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Zampanolide and dactylolide: cytotoxic tubulin-assembly agents and promising anticancer leads.

Chen QH, Kingston DG - Nat Prod Rep (2014)

Bottom Line: Zampanolide is a marine natural macrolide and a recent addition to the family of microtubule-stabilizing cytotoxic agents.Zampanolide exhibits unique effects on tubulin assembly and is more potent than paclitaxel against several multi-drug resistant cancer cell lines.A high-resolution crystal structure of αβ-tubulin in complex with zampanolide explains how taxane-site microtubule-stabilizing agents promote microtubule assemble and stability.

View Article: PubMed Central - PubMed

Affiliation: Department of Chemistry, California State University, Fresno, 2555 E. San Ramon Avenue, M/S SB70, Fresno, CA 93740, USA. qchen@csufresno.edu.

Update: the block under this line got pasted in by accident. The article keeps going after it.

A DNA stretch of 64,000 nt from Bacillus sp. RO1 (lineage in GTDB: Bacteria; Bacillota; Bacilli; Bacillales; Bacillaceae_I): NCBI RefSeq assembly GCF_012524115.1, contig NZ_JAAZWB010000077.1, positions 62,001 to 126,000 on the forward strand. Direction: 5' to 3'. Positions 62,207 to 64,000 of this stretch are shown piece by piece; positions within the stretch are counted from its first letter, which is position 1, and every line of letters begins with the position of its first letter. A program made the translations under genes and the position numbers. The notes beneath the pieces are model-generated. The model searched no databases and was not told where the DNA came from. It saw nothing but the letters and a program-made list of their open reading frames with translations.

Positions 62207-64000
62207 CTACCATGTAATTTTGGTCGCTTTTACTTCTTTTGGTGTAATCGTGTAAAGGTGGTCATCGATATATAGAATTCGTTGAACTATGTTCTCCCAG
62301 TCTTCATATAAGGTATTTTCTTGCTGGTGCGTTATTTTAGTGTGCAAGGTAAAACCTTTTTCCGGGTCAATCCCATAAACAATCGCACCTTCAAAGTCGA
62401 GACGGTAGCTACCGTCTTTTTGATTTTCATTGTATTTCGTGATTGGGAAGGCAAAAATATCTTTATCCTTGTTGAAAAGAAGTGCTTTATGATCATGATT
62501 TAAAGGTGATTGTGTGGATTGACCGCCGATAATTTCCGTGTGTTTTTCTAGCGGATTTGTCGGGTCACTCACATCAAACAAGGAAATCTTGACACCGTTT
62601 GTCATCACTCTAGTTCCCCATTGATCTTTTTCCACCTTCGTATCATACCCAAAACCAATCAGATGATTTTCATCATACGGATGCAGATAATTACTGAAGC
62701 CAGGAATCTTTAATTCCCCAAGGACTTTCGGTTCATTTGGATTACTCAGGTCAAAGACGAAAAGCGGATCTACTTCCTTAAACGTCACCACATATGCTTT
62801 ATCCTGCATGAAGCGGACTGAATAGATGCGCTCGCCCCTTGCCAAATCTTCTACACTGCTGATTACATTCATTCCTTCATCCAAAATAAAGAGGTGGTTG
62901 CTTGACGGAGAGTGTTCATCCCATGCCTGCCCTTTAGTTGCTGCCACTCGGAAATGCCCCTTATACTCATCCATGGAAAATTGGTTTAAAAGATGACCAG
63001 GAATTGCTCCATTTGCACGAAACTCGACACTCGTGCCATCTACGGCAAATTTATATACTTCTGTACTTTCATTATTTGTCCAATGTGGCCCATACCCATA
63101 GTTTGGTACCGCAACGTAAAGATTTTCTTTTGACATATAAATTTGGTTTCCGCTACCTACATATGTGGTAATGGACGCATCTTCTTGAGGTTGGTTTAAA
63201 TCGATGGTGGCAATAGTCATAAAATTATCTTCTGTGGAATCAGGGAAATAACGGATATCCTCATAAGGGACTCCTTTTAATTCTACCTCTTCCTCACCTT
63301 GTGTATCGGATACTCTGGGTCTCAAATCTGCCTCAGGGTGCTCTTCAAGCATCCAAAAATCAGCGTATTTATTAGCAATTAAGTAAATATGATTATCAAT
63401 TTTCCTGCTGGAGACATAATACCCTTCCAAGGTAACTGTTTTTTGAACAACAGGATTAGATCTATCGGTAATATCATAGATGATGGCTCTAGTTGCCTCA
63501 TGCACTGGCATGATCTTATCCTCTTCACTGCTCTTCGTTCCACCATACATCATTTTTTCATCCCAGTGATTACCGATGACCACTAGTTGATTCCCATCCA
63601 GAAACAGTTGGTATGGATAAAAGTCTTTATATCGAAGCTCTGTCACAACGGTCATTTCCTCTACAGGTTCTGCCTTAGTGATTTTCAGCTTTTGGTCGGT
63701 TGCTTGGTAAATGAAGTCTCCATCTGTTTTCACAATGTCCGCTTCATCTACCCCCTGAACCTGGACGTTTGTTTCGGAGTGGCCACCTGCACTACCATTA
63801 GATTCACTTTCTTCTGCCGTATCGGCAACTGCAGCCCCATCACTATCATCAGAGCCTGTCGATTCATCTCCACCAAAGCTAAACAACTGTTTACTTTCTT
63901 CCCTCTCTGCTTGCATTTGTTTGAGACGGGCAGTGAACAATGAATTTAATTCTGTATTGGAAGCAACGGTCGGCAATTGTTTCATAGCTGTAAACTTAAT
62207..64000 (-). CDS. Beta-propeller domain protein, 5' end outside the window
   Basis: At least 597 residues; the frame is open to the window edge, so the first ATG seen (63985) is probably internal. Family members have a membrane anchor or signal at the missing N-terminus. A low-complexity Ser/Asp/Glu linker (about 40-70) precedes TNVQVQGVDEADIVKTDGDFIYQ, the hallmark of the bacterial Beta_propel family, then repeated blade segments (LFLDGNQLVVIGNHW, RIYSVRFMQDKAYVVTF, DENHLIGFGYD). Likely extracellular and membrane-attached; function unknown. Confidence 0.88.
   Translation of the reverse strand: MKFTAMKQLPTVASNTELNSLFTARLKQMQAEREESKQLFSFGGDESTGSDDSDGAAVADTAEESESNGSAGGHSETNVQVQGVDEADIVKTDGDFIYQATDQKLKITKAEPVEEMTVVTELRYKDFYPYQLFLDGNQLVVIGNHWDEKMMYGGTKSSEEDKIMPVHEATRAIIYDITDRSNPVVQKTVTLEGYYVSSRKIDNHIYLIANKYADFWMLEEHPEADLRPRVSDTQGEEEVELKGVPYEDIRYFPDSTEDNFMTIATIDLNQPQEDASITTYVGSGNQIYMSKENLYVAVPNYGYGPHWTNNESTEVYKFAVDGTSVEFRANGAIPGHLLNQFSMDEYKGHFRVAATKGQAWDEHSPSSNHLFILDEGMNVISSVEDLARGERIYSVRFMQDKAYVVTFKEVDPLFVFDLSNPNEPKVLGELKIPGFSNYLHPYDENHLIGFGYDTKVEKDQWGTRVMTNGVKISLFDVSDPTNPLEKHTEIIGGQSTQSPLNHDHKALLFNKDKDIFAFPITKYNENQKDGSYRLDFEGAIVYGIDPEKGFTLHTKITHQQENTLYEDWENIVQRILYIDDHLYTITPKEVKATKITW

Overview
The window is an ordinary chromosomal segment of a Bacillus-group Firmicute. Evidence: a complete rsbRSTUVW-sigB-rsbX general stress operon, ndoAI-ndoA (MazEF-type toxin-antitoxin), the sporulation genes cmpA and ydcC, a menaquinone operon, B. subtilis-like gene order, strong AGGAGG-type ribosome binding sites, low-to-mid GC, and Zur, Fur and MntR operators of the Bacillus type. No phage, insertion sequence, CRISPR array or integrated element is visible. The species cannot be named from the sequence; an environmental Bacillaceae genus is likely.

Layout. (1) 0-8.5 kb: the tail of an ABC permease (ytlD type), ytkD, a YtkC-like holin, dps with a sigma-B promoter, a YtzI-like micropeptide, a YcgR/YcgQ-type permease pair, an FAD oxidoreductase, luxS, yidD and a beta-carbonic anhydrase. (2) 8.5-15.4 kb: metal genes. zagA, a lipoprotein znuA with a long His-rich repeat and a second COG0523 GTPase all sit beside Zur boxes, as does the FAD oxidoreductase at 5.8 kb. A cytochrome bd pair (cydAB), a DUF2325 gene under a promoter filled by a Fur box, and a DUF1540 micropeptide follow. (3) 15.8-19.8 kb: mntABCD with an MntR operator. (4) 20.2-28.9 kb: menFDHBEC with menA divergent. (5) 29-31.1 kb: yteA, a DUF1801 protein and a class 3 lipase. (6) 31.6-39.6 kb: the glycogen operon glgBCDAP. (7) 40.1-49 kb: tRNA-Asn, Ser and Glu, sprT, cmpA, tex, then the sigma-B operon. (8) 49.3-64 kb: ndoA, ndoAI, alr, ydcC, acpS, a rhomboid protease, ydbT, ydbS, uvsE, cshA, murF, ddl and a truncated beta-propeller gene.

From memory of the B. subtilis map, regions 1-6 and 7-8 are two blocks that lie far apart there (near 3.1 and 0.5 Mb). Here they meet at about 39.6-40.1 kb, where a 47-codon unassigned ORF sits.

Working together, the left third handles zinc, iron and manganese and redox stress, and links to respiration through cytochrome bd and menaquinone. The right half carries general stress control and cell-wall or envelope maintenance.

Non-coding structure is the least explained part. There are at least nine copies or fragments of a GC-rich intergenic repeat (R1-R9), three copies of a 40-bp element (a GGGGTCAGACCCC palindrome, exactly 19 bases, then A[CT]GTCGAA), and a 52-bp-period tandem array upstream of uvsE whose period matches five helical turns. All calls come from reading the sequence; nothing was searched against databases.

ABSTRACT
Zampanolide is a marine natural macrolide and a recent addition to the family of microtubule-stabilizing cytotoxic agents. Zampanolide exhibits unique effects on tubulin assembly and is more potent than paclitaxel against several multi-drug resistant cancer cell lines. A high-resolution crystal structure of αβ-tubulin in complex with zampanolide explains how taxane-site microtubule-stabilizing agents promote microtubule assemble and stability. This review provides an overview of current developments of zampanolide and its related but less potent analogue dactylolide, covering their natural sources and isolation, structure and conformation, cytotoxic potential, structure-activity studies, mechanism of action, and syntheses.

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Related in: MedlinePlus

Keck's synthesis of fragment C9–C20 of (+)-dactylolide.
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sch17: Keck's synthesis of fragment C9–C20 of (+)-dactylolide.